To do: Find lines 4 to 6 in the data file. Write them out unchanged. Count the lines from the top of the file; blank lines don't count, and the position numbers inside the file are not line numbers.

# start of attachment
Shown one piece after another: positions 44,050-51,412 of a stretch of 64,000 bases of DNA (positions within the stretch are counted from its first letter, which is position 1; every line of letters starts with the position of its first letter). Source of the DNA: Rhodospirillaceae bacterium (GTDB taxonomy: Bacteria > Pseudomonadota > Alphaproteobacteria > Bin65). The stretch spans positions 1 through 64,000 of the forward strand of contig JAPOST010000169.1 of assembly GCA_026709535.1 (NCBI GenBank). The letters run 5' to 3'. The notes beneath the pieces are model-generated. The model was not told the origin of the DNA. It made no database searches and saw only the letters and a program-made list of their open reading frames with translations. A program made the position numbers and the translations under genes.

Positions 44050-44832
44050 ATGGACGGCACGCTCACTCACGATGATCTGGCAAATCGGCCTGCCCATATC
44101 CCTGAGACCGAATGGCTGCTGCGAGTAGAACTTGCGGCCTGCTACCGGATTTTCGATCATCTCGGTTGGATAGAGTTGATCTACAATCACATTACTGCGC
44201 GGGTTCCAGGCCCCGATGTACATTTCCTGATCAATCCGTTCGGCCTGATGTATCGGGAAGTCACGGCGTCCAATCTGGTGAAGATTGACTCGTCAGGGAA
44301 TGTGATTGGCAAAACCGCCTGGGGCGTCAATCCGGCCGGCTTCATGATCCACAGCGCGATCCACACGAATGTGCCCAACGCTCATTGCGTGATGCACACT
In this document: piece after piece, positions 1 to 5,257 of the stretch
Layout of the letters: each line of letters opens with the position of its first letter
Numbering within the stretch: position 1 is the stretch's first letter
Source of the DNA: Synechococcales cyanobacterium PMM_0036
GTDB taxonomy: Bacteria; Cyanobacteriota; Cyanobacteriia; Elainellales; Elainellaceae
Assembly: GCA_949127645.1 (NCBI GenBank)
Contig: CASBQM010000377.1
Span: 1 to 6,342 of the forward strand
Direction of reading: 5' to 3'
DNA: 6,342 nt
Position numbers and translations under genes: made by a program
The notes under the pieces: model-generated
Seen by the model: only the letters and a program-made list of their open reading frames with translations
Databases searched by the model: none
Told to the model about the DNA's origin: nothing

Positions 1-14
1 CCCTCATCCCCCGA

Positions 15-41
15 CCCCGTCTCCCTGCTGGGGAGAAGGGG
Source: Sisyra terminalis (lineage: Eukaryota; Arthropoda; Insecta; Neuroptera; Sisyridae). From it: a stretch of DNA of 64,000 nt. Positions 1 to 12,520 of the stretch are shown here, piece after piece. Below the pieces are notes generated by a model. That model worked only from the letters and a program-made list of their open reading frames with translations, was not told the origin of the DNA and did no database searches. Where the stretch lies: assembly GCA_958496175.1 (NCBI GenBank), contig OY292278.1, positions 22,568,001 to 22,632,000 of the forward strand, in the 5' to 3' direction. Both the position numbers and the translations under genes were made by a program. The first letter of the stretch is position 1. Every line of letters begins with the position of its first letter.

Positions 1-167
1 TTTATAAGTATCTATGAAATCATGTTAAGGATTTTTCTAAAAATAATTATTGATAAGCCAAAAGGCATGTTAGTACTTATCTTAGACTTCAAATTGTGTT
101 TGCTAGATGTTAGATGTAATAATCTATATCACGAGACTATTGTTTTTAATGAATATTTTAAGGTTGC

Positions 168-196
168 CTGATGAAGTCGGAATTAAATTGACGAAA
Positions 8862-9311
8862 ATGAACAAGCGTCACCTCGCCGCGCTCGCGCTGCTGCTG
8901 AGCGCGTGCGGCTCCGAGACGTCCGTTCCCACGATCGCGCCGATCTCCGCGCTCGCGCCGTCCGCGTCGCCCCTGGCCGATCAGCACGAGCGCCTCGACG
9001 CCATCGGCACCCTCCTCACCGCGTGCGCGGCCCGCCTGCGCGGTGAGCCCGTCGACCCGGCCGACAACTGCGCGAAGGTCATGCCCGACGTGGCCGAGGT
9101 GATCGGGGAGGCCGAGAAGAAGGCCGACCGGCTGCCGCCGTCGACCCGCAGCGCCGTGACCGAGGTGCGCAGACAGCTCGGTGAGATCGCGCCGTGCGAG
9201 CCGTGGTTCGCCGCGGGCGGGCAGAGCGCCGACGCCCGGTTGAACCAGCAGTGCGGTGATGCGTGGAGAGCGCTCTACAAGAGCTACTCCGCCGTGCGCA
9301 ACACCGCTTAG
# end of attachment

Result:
44101 CCTGAGACCGAATGGCTGCTGCGAGTAGAACTTGCGGCCTGCTACCGGATTTTCGATCATCTCGGTTGGATAGAGTTGATCTACAATCACATTACTGCGC
44201 GGGTTCCAGGCCCCGATGTACATTTCCTGATCAATCCGTTCGGCCTGATGTATCGGGAAGTCACGGCGTCCAATCTGGTGAAGATTGACTCGTCAGGGAA
44301 TGTGATTGGCAAAACCGCCTGGGGCGTCAATCCGGCCGGCTTCATGATCCACAGCGCGATCCACACGAATGTGCCCAACGCTCATTGCGTGATGCACACT